We pause once again, this time to honor the lives of Daunte Wright and Miles Jackson, two young Black men whose lives faced too many unnecessary risks. We grieve the trauma endured by witnesses, including Daunte’s mother, who spoke to him seconds before his death.
We pause to acknowledge the haunting familiarity of location and context, a national nightmare from which we feel powerless to awaken. We condemn the ongoing injustice racism has inundated our national culture with.
We pause to honor the emotional, physical, and spiritual exhaustion of so many kinds of people, crying out to be seen as fully human; an asset to our stunning diversity, rather than a hindrance to sameness. We acknowledge the endless flood of violence and everyday discrimination Black people face in the United States, regardless of class or ability.
We pause to give space to Black minds and bodies, who cannot say no to the ongoing demands of community and workplace, even as the mortal safety of Black life is challenged yet again, even as we are afraid to send our children and ourselves into this world. We do not ask.
We pause. Again. Because to not pause would be to give in to a state of normalcy that does not reflect reality for so many of us. .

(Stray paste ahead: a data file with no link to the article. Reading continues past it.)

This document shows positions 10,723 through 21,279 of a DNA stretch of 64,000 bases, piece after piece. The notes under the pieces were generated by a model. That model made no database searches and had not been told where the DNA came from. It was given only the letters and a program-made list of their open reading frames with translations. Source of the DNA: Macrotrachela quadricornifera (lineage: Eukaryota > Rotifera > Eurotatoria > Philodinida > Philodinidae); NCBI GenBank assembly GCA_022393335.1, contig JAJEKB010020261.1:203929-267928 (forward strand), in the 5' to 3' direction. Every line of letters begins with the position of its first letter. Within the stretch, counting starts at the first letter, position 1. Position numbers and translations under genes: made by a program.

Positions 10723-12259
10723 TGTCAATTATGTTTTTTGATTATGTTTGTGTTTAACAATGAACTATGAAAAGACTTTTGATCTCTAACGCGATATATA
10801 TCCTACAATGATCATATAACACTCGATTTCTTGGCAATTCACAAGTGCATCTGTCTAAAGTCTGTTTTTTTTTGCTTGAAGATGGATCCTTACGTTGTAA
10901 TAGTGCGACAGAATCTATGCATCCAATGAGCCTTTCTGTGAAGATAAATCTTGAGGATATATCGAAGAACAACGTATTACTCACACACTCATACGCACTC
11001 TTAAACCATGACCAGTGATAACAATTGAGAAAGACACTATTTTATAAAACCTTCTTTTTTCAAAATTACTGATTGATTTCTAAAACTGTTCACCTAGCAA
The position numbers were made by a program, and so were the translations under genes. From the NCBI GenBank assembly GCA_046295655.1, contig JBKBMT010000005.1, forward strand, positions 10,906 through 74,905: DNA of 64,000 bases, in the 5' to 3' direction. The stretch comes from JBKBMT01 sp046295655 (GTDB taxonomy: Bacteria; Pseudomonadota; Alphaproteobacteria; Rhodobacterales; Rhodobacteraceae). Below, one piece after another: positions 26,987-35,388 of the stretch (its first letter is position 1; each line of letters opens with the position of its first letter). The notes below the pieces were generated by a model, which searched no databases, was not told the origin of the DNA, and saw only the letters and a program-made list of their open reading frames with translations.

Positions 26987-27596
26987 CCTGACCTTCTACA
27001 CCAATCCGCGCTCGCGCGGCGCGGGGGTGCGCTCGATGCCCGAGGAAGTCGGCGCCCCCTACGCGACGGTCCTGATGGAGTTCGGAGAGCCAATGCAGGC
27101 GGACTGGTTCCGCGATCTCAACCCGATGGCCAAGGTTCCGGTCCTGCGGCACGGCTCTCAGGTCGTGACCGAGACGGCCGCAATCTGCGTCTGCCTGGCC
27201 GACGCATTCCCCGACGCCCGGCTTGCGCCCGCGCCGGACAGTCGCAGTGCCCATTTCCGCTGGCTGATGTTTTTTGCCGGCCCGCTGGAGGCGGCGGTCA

Will you pause with us?
Will you offer space to those who will not ask for it at this time?
Will you demand the rest you so desperately deserve or support rest in those you know who are affected?
Will you prioritize healing, both for others and yourself, even as we brace for inevitable future trauma?
Our commitment in the fight against anti-Black racism includes a commitment to community healing and well-being. As we continue to challenge institutions and systems that we are a part of, and do so with urgency, we do not lose sight of the very real human cost of this struggle, and the healing we all deserve in this nation.
We will pause, we will make space, we will take rest, and we will continue the fight.